The General Assembly of the United Nations urged Guatemala and Belize to find a peaceful solution to their territorial differendum in Resolution 35/20 in 1980. However, the territorial, aerial and maritime dispute between Belize and Guatemala has given rise, in the recent past, to serious incidents between the military forces of the two countries and to bloody confrontations with peasants and indigenous inhabitants, loss of life, destruction of crops in adjacent areas, and the incursion and capture of armed forces personnel. There is a risk that the bilateral dispute could undermine stability in neighboring countries.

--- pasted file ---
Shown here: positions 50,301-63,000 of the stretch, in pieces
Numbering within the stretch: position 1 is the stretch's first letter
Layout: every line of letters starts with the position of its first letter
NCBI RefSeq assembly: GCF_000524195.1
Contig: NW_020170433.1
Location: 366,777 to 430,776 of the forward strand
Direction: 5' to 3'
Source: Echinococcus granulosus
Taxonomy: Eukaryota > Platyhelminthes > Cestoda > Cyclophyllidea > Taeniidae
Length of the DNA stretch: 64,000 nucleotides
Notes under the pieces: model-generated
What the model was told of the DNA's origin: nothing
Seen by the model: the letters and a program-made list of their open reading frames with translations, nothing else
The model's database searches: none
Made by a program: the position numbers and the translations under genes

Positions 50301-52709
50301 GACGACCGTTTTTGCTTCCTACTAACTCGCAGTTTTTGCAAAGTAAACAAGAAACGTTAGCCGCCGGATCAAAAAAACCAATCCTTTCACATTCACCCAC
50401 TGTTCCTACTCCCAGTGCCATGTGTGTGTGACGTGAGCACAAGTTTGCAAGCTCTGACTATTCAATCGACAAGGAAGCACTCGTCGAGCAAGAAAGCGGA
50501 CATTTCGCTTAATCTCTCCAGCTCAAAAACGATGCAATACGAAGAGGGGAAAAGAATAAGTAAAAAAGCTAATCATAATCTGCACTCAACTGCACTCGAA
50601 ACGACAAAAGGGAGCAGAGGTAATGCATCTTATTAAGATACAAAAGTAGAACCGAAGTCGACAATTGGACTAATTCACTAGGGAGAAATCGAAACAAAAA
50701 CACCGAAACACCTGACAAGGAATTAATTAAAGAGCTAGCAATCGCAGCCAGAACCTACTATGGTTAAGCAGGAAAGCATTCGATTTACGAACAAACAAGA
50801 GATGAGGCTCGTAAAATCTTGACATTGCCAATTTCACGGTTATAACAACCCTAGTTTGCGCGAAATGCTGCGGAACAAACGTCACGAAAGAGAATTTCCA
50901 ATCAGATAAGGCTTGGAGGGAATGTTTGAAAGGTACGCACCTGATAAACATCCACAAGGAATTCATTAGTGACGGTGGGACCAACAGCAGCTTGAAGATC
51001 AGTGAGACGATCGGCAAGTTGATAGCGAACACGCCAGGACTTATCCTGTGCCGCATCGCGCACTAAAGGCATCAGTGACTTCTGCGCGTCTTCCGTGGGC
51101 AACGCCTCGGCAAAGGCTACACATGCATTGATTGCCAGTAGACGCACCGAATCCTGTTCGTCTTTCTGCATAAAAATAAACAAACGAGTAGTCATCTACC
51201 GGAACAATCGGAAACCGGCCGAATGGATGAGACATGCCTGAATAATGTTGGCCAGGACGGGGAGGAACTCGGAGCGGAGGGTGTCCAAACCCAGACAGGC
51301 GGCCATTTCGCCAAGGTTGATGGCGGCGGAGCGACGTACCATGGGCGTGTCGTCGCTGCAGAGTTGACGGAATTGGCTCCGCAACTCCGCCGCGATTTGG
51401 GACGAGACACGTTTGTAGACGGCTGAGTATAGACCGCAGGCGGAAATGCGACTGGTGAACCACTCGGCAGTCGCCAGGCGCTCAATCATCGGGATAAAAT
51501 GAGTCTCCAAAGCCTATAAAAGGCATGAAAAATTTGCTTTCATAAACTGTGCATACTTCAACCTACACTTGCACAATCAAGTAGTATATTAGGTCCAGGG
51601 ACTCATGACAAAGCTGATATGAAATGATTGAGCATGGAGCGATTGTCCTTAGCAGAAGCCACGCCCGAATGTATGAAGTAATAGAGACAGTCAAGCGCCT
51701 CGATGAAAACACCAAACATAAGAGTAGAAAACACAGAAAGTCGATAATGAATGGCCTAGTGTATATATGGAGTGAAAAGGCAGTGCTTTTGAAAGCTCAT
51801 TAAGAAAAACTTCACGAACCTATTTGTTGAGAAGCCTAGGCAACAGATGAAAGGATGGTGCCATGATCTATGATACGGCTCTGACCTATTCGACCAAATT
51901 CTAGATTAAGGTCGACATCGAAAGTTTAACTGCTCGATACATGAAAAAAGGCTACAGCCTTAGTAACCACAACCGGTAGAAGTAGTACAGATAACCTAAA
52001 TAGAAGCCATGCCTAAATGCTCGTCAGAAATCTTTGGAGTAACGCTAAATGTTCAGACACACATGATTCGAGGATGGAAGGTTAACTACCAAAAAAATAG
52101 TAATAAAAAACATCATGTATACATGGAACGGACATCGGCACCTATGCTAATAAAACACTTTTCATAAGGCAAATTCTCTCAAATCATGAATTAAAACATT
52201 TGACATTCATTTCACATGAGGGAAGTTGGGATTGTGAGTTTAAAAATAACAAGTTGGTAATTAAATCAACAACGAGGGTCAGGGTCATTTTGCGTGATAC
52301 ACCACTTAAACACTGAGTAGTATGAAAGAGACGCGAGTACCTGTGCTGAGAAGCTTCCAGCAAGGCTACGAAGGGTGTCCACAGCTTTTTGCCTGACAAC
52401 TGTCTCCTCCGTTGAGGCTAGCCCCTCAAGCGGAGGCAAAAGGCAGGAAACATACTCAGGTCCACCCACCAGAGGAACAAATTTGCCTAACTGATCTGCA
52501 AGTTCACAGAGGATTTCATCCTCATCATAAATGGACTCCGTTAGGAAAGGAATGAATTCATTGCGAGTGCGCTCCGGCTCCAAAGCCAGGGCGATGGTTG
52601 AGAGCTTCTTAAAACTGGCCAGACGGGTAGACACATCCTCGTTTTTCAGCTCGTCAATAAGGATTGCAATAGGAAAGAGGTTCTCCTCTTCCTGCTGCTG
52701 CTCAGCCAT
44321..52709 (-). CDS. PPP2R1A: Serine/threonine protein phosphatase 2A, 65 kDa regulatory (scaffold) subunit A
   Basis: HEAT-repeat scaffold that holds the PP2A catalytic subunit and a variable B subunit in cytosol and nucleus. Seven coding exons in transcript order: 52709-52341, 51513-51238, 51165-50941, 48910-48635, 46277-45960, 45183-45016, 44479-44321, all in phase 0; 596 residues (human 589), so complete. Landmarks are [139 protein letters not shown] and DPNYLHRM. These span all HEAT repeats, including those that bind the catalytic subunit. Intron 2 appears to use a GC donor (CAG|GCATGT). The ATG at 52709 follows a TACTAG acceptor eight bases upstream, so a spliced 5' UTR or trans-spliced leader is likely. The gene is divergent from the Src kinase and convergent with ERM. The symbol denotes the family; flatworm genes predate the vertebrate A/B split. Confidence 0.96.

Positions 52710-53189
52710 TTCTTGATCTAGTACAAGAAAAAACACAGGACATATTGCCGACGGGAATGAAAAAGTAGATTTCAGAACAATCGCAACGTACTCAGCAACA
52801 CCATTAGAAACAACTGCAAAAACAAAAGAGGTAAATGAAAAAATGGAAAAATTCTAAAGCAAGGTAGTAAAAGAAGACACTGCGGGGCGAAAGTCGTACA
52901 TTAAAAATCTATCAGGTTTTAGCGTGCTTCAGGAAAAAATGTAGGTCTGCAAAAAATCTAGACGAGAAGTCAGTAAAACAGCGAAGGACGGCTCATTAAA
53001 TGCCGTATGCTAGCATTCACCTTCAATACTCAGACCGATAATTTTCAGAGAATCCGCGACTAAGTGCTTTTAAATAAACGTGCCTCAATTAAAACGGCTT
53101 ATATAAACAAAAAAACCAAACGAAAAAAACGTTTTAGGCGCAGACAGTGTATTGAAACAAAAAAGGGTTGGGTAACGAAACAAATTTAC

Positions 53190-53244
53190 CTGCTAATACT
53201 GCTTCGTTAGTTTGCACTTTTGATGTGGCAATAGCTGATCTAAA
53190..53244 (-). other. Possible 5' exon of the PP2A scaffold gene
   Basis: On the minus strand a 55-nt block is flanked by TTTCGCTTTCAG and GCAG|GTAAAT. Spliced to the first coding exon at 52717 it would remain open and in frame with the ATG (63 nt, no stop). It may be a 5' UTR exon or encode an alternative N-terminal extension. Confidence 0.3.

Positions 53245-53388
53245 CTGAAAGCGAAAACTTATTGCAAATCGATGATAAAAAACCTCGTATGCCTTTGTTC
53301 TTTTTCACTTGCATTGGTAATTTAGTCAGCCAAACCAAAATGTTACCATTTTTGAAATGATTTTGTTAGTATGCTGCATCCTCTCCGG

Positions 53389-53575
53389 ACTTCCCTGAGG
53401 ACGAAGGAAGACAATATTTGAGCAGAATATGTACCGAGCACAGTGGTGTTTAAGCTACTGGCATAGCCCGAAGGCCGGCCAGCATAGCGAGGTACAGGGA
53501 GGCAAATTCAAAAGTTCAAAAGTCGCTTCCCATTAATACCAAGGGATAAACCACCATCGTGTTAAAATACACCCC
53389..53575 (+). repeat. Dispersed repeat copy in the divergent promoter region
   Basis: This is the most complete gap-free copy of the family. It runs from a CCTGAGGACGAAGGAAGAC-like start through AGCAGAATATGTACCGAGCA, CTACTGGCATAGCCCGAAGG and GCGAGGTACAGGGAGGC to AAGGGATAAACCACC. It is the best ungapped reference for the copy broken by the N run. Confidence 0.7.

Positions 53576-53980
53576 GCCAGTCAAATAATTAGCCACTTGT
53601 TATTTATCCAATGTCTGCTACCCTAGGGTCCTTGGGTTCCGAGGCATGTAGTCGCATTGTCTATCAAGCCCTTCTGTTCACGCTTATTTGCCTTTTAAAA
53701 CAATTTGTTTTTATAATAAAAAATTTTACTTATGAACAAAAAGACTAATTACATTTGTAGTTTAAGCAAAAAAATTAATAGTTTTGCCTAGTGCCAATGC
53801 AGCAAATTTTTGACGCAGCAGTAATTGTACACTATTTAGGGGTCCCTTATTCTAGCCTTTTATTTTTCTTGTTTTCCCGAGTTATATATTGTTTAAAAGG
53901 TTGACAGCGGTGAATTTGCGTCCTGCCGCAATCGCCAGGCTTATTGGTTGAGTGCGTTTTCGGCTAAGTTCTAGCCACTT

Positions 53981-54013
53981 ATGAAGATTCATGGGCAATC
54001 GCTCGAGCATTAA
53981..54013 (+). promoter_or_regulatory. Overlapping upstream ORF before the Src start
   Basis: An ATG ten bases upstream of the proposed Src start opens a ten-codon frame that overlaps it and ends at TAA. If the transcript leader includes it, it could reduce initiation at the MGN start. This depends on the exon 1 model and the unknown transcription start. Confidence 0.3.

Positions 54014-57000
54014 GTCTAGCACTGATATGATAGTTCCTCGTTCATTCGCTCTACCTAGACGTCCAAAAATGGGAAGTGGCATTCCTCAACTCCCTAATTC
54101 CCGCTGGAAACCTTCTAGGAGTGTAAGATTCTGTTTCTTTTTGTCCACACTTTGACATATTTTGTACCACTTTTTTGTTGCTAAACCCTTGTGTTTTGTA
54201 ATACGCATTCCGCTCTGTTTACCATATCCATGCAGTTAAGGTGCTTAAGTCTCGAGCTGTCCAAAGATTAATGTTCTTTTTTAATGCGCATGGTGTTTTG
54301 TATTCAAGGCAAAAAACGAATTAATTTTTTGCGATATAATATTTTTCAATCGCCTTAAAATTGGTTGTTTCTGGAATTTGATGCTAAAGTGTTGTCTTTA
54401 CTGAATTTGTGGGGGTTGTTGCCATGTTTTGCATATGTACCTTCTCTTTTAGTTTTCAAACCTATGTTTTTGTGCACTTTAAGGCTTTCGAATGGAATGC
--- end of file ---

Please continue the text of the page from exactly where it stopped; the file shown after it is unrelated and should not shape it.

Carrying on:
At the core of the dispute lies what Guatemala sees as the inability of the United Nations General Assembly in November 1980 to reach a satisfactory solution to Guatemala's unresolved territorial claims against Britain. Guatemala regards such a solution as essential to the continuing validity of its acceptance of Belize's borders upon its declaration of independence from Britain in 1981. Belize contends that its borders have been accepted by previous Guatemalan governments (i.e. Cerezo and Serrano), by the international community, by the United Nations and the OAS.